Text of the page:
Printer Friendly

Process evaluation of an intervention to interrupt sedentary time in diabetics.


Type II Diabetes (T2D) is a growing worldwide concern and a leading cause of cardiovascular disease and associated morbidities (World Health Organization, 2014). Physical activity (PA) has been identified as a protective factor for both the prevention and management of T2D (LaMonte, Blair, & Church, 2005). Community-based interventions are needed to provide at-risk populations with effective treatments to prevent or manage T2D. However, to enhance adherence such interventions should be convenient and simple to follow. Walking is one of the most common forms of activity and has been shown to improve hemoglobin Ale levels and insulin sensitivity with and without clinical supervision (Qiu et al., 2014; Motahari-Tabari, Ahmad Shirvani, Shirzad-E-Ahoodashty, Yousefi-Abdolmaleki, & Teimourzadeh, 2014).

Walking programs of varying lengths (i.e., 8 weeks vs. 12 weeks) have been administered in a variety of settings with varying degrees of success. A recent review demonstrates that pedometer-based walking programs have been shown to have overall mixed results on hemoglobin Ale in adults with T2D (Funk & Taylor, 2013). In order to better understand why some programs work better than others, studies should define the specific components of the intervention and document the fidelity of implementation before drawing conclusions about the efficacy of an intervention.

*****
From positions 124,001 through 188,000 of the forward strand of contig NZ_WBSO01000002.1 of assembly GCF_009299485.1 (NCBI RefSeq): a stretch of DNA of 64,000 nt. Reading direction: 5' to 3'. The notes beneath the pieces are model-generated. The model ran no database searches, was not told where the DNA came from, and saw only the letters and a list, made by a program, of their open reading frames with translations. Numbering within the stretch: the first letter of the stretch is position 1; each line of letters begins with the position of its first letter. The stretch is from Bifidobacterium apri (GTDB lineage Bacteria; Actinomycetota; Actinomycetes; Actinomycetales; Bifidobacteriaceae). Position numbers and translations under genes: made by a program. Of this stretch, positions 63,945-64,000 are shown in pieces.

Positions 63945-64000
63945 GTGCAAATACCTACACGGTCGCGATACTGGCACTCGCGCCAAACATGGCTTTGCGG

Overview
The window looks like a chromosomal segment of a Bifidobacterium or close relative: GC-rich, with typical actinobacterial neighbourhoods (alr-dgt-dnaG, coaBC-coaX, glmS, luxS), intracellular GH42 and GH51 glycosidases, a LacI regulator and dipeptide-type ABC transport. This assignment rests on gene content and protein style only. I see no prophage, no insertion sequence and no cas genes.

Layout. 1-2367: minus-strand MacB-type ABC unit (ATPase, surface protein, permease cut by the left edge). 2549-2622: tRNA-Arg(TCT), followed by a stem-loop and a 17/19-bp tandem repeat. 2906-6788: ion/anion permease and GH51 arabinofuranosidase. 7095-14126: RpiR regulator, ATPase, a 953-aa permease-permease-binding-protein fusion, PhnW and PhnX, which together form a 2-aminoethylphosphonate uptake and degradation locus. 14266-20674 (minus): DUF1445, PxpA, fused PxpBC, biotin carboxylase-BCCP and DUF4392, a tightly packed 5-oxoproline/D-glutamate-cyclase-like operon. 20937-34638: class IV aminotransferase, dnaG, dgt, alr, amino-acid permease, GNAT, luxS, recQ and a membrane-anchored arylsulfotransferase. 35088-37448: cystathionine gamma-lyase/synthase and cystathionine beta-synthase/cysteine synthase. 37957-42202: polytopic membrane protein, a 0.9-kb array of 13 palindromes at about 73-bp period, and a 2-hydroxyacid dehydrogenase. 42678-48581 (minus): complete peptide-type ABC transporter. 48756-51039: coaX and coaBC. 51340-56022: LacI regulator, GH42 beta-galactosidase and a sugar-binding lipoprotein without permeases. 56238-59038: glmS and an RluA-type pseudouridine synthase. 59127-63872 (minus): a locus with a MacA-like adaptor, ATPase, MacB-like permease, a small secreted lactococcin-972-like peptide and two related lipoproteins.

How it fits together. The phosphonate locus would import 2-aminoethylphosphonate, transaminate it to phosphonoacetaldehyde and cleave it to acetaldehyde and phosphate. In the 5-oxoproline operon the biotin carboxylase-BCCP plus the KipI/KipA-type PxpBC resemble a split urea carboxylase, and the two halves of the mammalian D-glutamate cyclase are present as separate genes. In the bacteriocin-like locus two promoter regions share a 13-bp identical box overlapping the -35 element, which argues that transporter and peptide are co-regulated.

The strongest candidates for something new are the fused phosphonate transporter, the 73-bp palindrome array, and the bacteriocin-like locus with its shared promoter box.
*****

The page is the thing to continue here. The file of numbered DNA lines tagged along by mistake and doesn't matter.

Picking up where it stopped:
While walking has been shown as an effective means to increase PA, which in turn has the potential to help manage conditions such as T2D, walking programs may be enhanced when additional behavioral strategies are included such as those that interrupt sedentary time with short sessions of moderate intensity PA. Sedentary time refers to any waking behavior with an energy expenditure of [less than or equal to] 1.5 METS while in a sitting or reclining posture (Sedentary Behaviour Research Network, 2012). While there are well established recommendations for minimum levels of PA to enhance health, there are no recommendations for maximal amounts of sitting time that have been associated with detrimental health outcomes. Additionally, there is no recommendation for a number, intensity, or duration of interruptions to sedentary time. Recent research has tested the feasibility of interrupting sedentary time with short periods of activity in older adults (Gardiner, Eakin, Healy, & Owen, 2011). This strategy has also been studied in other populations and has been associated with health benefits such as insulin resistance, waist circumference, and triglycerides. These results were independent of those associated with total sedentary time or moderate to vigorous PA (Healy et al., 2008; Cooper et al., 2012). It should be noted that this research was cross-sectional or involved short-term interventions (< 1 week). Research documenting the effects of interrupting sedentary time for longer periods of time is greatly needed.